"So ... the original thinking at the state board was that schools would up all their regular classes, so that they would get students ready. Instead, what happened in high school after high school ... was they created a special class, a smaller class than normal, often called a workshop class. And so that was to get students to kind of coach them through. Here are those skills, we'll give them to you. And here's how you would demonstrate them.

"And so I visited some of these workshop classes, and I thought they would be pretty grim. But the ones I visited weren't. In particular, I can remember visiting an Oregon City high school writing workshop. And I visited near the end of the semester, so students had gotten their act together. They laughed about how poor their writing skills were.

"... They were writing pretty interesting, compelling essays. They had to do narrative and explanatory. And the teacher had guided them to have the skills they needed so that when they would graduate, they could write. Again, not as well as you can probably. But at the level that was going to allow them to enter community college, and not have to pay for noncredit remedial classes.

"They were ready for that freshmen community college experience, and that was going to help them on the job and in life. So, again, that's what happened, is that schools ... may have had to make their other classes slightly bigger. And it was a scheduling nightmare to get those small classes and get students into those classes to prepare them and to actually have the skills."

How would you describe the problem the bill is trying to solve?

Michael Dembrow: "We have heard complaints that the essential skills has devolved into just scoring a test, and then busy work on the part of students. And that it is not really making a difference in terms of student ability to use their knowledge in the real world. And so the bill is designed to call that question. And call on the state board to find out, How is it working? If its districts are not able to fulfill that original vision, which is to use teams of teachers to assess students ability to perform in the real world.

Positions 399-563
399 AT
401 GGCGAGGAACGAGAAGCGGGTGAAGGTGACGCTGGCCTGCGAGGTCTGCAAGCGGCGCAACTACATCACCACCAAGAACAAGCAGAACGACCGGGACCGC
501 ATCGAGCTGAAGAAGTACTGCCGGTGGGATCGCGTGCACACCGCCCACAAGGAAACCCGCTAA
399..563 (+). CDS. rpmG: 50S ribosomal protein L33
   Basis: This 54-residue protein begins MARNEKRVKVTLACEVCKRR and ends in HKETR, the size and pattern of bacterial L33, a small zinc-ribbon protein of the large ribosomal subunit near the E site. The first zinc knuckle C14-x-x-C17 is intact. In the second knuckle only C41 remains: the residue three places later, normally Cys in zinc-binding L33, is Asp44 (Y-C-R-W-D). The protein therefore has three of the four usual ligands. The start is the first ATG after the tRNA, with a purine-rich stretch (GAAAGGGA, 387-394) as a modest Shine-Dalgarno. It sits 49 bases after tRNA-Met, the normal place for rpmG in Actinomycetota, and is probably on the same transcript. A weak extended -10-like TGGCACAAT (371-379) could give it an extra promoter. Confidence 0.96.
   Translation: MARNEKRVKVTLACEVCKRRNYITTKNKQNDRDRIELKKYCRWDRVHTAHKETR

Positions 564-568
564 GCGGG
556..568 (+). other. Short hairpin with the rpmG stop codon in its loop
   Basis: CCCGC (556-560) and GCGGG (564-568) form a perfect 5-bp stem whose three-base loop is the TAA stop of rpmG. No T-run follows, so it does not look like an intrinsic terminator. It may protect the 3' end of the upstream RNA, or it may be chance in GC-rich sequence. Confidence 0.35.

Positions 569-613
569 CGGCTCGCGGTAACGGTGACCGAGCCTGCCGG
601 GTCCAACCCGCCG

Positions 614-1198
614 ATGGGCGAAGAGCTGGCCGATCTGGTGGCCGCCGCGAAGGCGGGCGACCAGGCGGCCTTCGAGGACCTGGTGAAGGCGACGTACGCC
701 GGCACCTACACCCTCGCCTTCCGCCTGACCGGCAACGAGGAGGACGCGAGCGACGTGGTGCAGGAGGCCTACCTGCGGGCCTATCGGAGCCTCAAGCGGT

"What are the impediments? What does the legislature need to do to help remove some of those barriers, maybe give the funding that's needed, et cetera? And that's the purpose of the bill. And I will say that we are looking for a pause that's a brief pause. And if this requires legislative action to make sure that any changes are implemented more quickly, like in a couple of years, we'll do that. Because I would agree, we do not want to wait until 2027. We will speed it up. I mean, that's something the legislature can do, once there's agreement that this is the right course of action."

Final reflections on what this means for education in Oregon

Betsy Hammond: "Oregon doesn't fully control the levers, ACT, S.A.T., AP, students are still going to continue to take those tests, whether they're required in Oregon or not, for a variety of reasons about what they think will lead to their success in life and in college. And that testing is not going to end. Again, the measurement that was happening in Oregon, where real teachers were looking at samples of writing and math in classrooms, by their own students, and using that to judge for graduation.

"Oregon was kind of ahead of the pack in terms of looking to something other than testing, and that's going to be on pause. But hopefully, you know, there's a lot of smart people in Oregon. They will come up with something so that for that class of 2027 or 2028, there will be something even more sophisticated in terms of measuring attitudes and skills before students are handed that wonderful diploma."

From The Reading List

The Oregonian: "Opinion: Diploma bill a step toward better education standards" — "Last week, both the Oregon Senate and House of Representatives passed Senate Bill 744, a bill that will require the Oregon Department of Education to review all high school diploma options and requirements, focusing on equity, accessibility and inclusivity."

The Oregonian: "Editorial: Bill downgrading Oregon diplomas deserves a veto" — "In any legislation, lawmakers should be able to identify the problem they are trying to solve. Unfortunately, it’s anyone’s guess what legislators were aiming to do by suspending a longstanding high-school graduation requirement that calls for students to demonstrate their proficiency in reading, writing and math."

This program aired on September 24, 2021.